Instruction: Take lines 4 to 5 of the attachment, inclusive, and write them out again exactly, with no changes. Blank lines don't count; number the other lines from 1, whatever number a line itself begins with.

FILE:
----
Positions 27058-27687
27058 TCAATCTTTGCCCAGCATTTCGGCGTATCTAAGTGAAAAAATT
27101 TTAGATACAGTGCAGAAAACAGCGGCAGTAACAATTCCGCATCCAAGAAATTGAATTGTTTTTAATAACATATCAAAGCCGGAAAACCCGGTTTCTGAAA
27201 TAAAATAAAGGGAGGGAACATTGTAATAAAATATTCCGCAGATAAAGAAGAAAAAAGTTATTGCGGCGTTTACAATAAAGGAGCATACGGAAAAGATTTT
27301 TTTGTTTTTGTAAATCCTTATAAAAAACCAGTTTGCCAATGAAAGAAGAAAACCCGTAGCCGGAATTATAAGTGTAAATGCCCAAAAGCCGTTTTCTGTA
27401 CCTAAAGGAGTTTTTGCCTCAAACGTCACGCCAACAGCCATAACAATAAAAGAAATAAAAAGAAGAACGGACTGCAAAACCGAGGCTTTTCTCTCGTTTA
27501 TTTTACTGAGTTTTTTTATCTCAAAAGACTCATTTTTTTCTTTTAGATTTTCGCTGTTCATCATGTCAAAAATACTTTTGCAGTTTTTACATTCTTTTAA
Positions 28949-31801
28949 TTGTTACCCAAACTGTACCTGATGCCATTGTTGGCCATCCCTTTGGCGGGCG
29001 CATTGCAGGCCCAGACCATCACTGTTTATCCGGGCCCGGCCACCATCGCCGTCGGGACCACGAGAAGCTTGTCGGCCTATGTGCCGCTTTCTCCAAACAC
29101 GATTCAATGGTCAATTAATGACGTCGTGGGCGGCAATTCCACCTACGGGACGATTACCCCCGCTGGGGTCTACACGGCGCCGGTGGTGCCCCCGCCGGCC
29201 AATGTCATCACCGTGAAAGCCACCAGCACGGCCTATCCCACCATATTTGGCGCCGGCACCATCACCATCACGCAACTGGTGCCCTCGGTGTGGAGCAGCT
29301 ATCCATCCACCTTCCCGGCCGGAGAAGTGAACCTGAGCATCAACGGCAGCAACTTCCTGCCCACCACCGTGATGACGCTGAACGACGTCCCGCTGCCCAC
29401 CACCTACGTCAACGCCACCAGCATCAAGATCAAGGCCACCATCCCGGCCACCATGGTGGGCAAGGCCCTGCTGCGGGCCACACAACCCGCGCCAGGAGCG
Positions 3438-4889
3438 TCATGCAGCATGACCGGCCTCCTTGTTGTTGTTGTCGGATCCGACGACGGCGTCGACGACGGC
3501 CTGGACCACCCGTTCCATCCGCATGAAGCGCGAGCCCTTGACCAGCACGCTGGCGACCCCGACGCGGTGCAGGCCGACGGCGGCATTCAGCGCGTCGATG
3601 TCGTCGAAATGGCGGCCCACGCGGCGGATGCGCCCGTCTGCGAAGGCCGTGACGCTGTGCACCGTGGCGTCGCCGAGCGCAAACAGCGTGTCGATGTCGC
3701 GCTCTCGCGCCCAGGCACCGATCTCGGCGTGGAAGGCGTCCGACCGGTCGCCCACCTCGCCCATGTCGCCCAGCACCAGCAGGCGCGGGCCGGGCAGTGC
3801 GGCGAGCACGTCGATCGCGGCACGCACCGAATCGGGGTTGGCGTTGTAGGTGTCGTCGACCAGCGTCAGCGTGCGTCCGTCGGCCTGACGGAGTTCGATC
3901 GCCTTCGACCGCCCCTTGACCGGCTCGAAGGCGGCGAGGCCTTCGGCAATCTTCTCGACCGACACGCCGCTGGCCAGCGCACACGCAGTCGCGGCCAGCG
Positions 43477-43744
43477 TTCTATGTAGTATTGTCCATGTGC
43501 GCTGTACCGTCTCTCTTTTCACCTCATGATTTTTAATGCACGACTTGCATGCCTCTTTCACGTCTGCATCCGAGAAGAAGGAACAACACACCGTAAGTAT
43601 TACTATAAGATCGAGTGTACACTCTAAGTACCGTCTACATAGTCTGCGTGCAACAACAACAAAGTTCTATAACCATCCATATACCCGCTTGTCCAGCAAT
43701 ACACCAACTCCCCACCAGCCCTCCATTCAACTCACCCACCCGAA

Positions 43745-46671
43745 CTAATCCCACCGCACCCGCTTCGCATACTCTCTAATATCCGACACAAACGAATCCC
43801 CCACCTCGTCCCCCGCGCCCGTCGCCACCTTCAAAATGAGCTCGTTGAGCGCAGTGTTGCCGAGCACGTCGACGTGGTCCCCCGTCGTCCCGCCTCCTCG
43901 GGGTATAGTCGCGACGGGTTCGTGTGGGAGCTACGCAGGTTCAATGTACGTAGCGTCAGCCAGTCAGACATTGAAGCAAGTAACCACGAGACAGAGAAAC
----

27201 TAAAATAAAGGGAGGGAACATTGTAATAAAATATTCCGCAGATAAAGAAGAAAAAAGTTATTGCGGCGTTTACAATAAAGGAGCATACGGAAAAGATTTT
27301 TTTGTTTTTGTAAATCCTTATAAAAAACCAGTTTGCCAATGAAAGAAGAAAACCCGTAGCCGGAATTATAAGTGTAAATGCCCAAAAGCCGTTTTCTGTA